Leg cramps are painful muscle contractions (spasms) that often happen at night. They're not usually serious and you might not need treatment. But if your leg cramps are troublesome and stop you sleeping, there are treatments that you can try.
We've brought together the best research about leg cramps and weighed up the evidence about how to treat them. You can use our information to talk to your doctor and decide which treatments are best for you.
People who get a leg cramp feel a sudden pain in their leg, often at night.
This happens when a muscle or group of muscles suddenly tightens (contracts). This is called a muscle spasm. Most cramps happen in calf muscles, but you can also get cramps in your thigh or in your foot.
Leg cramps usually happen at night or when you are resting. The muscle contractions can last for a few seconds or up to 10 minutes. When they start, you won't know how long they'll last.
What else can cause leg pain?
Cramps aren't the only cause of leg pain. You can also get severe calf pain after an injury, or if you have a Baker's cyst that bursts (a Baker's cyst is a lump of fluid that forms behind the knee).
Having a blood clot in your leg also can cause leg pain. This is known as deep vein thrombosis (DVT) and it is more serious than a leg cramp. You will need medicine to treat the clot and stop it causing serious problems. If you get swelling as well as pain in your calf or thigh, you might need an ultrasound scan to see if there's a blood clot in your leg. To learn more, see our articles on Deep vein thrombosis.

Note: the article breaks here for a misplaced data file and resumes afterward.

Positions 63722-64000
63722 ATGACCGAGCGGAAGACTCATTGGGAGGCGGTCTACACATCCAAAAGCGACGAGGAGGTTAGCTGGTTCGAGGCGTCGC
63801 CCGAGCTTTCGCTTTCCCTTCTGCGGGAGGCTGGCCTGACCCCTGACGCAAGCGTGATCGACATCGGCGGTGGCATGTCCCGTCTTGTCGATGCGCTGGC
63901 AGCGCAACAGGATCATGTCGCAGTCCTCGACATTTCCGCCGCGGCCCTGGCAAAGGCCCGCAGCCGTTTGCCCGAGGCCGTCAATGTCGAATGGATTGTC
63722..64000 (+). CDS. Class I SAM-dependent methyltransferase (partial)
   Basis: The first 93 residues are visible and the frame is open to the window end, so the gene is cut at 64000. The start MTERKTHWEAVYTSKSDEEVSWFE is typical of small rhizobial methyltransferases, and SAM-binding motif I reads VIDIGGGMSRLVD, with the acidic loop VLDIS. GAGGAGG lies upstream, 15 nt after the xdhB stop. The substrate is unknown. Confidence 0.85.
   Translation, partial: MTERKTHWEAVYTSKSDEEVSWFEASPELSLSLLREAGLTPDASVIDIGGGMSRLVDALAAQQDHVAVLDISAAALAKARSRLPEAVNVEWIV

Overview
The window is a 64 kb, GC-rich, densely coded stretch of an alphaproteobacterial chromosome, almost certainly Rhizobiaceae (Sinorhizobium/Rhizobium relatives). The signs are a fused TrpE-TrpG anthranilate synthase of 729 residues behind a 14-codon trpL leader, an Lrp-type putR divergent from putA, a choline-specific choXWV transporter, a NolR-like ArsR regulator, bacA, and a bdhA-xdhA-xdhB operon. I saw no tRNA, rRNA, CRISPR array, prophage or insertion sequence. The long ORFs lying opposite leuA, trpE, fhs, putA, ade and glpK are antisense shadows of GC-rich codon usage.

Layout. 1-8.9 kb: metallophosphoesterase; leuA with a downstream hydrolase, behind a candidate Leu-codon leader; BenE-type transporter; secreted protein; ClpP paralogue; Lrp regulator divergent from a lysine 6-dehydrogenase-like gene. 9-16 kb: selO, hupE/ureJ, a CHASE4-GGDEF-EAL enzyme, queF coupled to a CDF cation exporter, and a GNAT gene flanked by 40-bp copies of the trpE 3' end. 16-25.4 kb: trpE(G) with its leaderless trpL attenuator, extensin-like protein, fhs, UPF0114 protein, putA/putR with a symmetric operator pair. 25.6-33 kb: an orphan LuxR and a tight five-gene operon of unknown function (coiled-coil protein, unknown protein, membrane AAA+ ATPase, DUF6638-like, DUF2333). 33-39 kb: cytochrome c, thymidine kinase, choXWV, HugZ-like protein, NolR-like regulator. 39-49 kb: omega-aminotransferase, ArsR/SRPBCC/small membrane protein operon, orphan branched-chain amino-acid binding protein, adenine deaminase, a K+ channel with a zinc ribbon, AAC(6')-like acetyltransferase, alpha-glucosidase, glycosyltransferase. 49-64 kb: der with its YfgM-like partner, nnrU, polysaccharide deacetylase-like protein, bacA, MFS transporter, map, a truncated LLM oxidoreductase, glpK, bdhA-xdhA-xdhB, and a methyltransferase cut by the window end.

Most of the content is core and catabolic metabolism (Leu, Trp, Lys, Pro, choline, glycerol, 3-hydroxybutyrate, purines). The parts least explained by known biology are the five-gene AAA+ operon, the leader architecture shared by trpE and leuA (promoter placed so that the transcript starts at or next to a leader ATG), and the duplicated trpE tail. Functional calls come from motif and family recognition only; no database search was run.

Why do I get leg cramps?
We don't know very much about what causes leg cramps or why certain people get them. Most people who have these pains in their legs are not ill. But the following things can make you more likely to get painful cramps:
Being middle-aged or older
Not having certain salts in your body
Having dialysis (this is when a machine is used to clean your blood because your kidneys aren't working properly)
Having an imbalance of minerals in your body (this is called an electrolyte imbalance)
Having problems with your blood circulation or having varicose veins in your legs (varicose veins happen when valves in veins don't work properly, so blood pools in the veins)
Having damaged nerves or a disease that affects your nerves
Having a disease that affects your muscles.
Some medicines can cause leg cramps as a side effect. They include:
Your kidneys are organs that filter your blood to make urine. You have two kidneys, on either side of your body. They are underneath your ribcage, near your back.
Ultrasound is a tool doctors use to create images of the inside of your body. An ultrasound machine sends out high-frequency sound waves, which are directed at an area of your body. The waves reflect off parts of your body to create a picture. Ultrasound is often used to see a developing baby inside a woman's womb.
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